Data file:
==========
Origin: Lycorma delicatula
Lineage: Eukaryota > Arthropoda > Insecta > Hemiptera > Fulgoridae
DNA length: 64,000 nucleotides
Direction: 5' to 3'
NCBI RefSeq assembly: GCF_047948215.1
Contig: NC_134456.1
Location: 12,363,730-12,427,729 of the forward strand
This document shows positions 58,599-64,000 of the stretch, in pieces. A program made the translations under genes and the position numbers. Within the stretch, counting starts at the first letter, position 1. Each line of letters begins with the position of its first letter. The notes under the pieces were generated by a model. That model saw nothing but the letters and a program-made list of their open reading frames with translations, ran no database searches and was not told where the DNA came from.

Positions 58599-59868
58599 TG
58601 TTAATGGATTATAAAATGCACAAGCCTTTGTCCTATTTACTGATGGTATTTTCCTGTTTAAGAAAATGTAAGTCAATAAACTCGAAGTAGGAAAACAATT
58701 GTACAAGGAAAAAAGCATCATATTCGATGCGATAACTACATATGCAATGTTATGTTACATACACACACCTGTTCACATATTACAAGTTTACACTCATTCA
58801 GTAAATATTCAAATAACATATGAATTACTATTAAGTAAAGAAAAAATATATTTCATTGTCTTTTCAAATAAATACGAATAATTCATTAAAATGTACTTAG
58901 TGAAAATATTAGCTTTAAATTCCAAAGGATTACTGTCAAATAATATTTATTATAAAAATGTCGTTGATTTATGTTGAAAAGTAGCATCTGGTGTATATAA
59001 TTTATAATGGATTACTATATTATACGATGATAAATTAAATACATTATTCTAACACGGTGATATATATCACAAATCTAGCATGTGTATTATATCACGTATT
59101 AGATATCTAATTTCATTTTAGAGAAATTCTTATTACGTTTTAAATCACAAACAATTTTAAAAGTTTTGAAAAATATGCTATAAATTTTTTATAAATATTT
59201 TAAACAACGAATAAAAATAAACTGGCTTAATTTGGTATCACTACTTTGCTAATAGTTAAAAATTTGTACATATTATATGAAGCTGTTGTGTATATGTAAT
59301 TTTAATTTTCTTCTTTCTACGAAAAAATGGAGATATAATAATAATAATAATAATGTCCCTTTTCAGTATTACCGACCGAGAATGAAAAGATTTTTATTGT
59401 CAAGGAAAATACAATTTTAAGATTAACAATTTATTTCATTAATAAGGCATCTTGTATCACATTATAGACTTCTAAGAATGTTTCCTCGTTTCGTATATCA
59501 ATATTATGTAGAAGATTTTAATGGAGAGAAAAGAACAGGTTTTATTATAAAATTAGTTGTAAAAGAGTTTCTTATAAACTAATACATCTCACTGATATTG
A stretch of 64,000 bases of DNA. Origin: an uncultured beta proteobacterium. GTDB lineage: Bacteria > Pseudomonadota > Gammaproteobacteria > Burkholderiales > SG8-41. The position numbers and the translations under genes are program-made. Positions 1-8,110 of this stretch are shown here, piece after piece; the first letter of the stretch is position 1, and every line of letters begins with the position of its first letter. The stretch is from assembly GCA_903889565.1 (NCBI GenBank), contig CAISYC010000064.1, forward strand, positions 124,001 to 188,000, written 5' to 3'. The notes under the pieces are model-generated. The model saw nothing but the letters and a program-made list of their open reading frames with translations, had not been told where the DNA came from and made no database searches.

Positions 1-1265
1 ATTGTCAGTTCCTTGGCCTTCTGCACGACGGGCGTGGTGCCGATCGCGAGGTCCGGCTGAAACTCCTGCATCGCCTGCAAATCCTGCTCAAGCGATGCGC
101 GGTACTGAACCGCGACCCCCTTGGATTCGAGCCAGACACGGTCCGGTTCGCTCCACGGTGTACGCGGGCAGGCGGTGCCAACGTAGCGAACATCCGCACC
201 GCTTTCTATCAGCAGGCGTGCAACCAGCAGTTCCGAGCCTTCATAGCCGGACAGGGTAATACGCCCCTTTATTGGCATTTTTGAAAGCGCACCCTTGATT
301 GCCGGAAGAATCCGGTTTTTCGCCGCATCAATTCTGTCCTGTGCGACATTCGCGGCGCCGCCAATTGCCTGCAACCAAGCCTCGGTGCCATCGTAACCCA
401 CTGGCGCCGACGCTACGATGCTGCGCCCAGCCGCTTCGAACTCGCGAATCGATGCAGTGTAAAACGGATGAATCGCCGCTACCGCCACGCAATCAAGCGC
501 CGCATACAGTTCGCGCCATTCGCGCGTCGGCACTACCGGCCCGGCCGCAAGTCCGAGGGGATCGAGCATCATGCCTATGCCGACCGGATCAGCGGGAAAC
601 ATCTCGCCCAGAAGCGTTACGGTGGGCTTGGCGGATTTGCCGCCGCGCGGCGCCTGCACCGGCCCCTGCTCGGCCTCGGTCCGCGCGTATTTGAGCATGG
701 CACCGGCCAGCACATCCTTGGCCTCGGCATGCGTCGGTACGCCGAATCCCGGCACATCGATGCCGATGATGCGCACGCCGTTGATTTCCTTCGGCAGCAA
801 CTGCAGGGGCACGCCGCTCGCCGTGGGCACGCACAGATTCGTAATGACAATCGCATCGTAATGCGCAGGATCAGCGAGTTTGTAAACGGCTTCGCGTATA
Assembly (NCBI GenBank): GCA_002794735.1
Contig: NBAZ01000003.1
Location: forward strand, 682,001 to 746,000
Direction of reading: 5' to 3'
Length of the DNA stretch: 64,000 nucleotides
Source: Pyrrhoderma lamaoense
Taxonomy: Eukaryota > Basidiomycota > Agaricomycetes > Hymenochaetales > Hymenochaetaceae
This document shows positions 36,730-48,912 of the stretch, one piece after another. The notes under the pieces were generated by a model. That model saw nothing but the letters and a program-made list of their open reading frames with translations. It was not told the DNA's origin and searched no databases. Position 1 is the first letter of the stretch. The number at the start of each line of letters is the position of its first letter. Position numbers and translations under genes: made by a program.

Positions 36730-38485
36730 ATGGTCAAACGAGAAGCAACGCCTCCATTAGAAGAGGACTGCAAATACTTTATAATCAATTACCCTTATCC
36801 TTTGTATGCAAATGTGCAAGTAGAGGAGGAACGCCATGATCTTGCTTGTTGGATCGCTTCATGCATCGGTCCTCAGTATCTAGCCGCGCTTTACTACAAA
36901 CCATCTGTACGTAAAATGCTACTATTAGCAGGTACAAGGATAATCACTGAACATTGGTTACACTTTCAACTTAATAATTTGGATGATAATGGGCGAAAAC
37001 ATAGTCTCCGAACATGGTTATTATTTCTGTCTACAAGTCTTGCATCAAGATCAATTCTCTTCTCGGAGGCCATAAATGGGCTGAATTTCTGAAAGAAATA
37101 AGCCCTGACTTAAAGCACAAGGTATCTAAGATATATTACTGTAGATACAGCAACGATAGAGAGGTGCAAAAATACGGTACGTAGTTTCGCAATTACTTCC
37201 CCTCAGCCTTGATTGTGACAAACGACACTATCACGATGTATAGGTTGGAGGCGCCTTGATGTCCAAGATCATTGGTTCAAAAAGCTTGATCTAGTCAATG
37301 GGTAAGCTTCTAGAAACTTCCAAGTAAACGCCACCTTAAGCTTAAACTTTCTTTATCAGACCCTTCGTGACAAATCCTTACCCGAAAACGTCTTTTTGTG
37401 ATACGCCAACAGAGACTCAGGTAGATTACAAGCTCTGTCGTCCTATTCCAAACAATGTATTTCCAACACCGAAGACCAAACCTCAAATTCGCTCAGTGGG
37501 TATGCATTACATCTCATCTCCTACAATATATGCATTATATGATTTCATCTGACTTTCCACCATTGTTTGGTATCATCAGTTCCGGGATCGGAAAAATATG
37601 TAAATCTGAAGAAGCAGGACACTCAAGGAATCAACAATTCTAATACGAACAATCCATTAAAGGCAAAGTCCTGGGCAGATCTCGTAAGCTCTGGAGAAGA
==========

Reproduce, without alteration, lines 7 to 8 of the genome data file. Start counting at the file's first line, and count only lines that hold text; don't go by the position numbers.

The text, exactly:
Location: 12,363,730-12,427,729 of the forward strand
This document shows positions 58,599-64,000 of the stretch, in pieces. A program made the translations under genes and the position numbers. Within the stretch, counting starts at the first letter, position 1. Each line of letters begins with the position of its first letter. The notes under the pieces were generated by a model. That model saw nothing but the letters and a program-made list of their open reading frames with translations, ran no database searches and was not told where the DNA came from.